4 Things To Help You Survive A Long Car Journey With A Toddler

Normal service is resuming here on the blog. My power is slowly returning after being sapped in the summer break. Now that it’s October, my holiday to France back in August seems like a lifetime ago, which is essentially what the previous month feels like when you get to my age. My holiday was with my family, and by ‘family’ I mean my husband, the kid, my parents, two older siblings, their respective husband, wife and kids (fourteen of us in total), not many people can say they’d holiday in such a way. It would, I imagine drive some of you bananas but we all get along really well (read as, not in a Waltons-esque way, but we all like a good laugh and a considerable amount of vino). I’ve written two previous posts about our holidays together but this time, having done an epic drive to and from France a few times now, I wanted to write about how we get through it semi-unscathed with the kid in tow.

O France

We’ve done three big family holidays since Olivia turned 1.5, and we always drive via the Eurotunnel, then have to schlep about eight/nine hours down through France. To date, we’ve experienced pretty much everything en-route. We’ve had milk pukes not even thirty minutes after leaving our house in the UK (Mm that smell for ten hours) We’ve had poo-splosions, we’ve had the kid screaming and shouting at us, nothing placating her and one year we drove back with the kid recovering from serious D & V. Wonderful. And there’s always a traffic jam to keep you on your toes. Here’s what has helped us to date.

Have your ‘kid kit bag’ ready & accessible
And by this I mean things like wipes, flushable wipes, toilet roll, nappy bags, spare pants, spare clothes and hand gel. French roadside toilets are generally a bit rank so hand gel and toilet roll is essential. I had all of this in a bag, including the potette potty (a god-send for any toddler or if truth be told, a desperate mum who needs to wee!) underneath the drivers seat at the back. I have more hand gel and wipes in the front passenger door. Also useful are those charity bags you get through your front door, we’ve used these to put over the car seat when covered in sick (lovely) or to chuck a whole load of puke covered clothes in. Make sure you have this kit bag within flailing arms reach.

Load up your Tablet with games, films and music
It’s time to accept that you can no longer listen to the music you want to on family holidays anymore. And if you haven’t listened to 500 renditions of The Wheels on The Bus in the car, are you even a real family?! We pre-loaded our tablet and phones with films, games and music ahead of the long drive and found that actually (and luckily), the kid wasn’t that bothered about listening to story books or music, for her it was all about films and games. The tablet really is your friend on these trips. You may want to be the family who can play I-Spy etc or shout out the colours of trucks to each other but how many hours can you keep that going for before going insane?! So before you go, load all your electrical equipment with as much kid-related-crap as possible! Oh and buy some decent toddler headphones so you don’t have to listen to all the episodes of Peppa Pig on repeat.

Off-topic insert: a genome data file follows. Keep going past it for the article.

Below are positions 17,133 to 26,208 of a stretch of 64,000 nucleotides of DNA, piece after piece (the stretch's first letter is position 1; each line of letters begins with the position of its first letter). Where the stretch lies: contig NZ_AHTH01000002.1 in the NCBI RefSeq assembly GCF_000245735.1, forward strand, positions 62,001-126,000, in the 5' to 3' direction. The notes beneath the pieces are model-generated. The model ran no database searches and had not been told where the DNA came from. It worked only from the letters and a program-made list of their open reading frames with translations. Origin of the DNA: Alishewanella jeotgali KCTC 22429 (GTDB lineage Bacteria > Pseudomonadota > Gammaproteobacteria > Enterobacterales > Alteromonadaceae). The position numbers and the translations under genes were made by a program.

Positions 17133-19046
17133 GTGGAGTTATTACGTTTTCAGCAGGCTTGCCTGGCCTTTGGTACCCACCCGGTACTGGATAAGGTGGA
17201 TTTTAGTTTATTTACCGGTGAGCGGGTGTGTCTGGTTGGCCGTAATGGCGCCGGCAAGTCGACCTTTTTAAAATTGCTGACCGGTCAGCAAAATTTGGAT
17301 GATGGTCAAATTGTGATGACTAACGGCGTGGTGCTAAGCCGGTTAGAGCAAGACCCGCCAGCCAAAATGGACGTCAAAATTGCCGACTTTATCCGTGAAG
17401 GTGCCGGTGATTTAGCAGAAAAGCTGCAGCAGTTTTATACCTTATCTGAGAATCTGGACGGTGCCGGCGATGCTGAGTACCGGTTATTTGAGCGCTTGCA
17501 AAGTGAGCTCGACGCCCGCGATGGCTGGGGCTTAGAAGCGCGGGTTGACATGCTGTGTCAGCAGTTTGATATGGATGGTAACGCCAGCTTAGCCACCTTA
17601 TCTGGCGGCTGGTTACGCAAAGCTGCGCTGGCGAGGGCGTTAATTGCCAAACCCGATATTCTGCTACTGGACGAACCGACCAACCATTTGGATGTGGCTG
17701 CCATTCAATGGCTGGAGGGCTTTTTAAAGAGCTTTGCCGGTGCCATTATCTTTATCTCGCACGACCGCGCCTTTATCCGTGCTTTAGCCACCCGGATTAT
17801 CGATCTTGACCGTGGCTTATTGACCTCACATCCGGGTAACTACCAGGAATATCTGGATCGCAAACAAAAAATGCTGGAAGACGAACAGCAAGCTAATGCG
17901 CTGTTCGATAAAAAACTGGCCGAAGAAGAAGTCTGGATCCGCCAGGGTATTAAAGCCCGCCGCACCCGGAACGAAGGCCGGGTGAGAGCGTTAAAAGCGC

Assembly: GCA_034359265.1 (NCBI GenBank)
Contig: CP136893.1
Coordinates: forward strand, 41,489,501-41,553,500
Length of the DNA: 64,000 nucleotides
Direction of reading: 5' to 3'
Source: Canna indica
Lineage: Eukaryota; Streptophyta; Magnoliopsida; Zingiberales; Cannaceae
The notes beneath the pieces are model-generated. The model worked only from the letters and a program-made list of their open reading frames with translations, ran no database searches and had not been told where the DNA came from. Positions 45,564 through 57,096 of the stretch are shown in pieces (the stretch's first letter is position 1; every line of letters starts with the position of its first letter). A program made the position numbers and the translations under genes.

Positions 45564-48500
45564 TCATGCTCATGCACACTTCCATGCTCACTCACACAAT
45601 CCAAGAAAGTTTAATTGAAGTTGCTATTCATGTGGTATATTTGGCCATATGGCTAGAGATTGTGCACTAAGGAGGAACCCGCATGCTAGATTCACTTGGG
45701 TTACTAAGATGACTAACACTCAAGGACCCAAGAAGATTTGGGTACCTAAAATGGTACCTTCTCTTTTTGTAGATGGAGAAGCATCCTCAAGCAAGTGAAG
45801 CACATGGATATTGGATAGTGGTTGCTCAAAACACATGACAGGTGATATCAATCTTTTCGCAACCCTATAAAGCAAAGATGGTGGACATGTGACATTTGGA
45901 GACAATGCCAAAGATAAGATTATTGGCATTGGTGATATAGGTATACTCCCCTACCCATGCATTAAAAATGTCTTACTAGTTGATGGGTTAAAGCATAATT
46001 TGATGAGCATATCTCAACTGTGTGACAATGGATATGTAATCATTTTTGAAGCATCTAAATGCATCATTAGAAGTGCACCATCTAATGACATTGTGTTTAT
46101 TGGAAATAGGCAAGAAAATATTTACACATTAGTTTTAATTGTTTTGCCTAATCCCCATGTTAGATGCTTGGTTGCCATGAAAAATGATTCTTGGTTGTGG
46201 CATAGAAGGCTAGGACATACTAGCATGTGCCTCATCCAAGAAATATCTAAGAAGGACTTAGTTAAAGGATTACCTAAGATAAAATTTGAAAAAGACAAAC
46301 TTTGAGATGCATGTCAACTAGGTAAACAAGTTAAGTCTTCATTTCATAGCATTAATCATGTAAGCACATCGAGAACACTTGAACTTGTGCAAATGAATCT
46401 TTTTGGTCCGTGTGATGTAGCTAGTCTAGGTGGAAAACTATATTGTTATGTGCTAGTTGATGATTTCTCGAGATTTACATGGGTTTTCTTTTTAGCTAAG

Other ideas to entertain 
I bought the kid a Keep Em Quiet bag after reading about them on social media. It was good but what I learnt is, that these sort of things are very child dependant. The bag the kid got had Moana stickers and drawing books in it, a Trolls t-shirt transfer, a maths book, some snacks, a wand and a little pony and fairy toy. I left the maths book and Trolls transfer at home, as these weren’t things I wanted to take away. On the journey, I produced the stickers and drawing books when moaning was imminent and this lead to me discovering that the kid wasn’t actually interested in doing that sort of thing in the car. It was met with a flat NO. The best received bits were the My Little Pony and Fairy toys which she LOVED (she broke the wand within seconds) The drawing books and stickers were used once on holiday however, so overall the bag was a worthwhile purchase. I did add to the bag (which became the kids holiday bag) a Water Magic book which was brilliant, that really kept her quiet for a good amount of time and is still going to this day.

Food and Snacks
Last but not least, having decent journey food really helps. This year we took pre-made sausage sandwiches, juices and brioches for breakfast, we had mid-morning snacks of fruit and nut bars (NAKD), then lunch bits were things like a pesto chicken salad, chopped up frankfurters, cold pizza, scotch eggs, olives, shop bought cous cous salad, fruit etc, all easy go-to things to eat if we stopped or to eat en-route. Obviously we had things like crisps, chocolate and Coca-Cola too, needs must when you’ve been on the road since 5am. There were extra bits for the kid like mini baby bels, squeezy yoghurts, pom bears, Goodies oat bars etc. I had everything in a cool box (easily accessible behind the passenger seat) that needed to be kept cold and I had the kids snacks with me in the front so I could easily chuck things at her whilst we drove. Oh and the chicken pasta (because I made such a ridiculous amount) also served as dinner for us that evening in our stop over hotel.

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Finally, when the kids are shouting at your and nothing is making them happy, a sense of humour helps, oh and if you’re rich, one of those screens that limousine drivers have between the front and back seats :)

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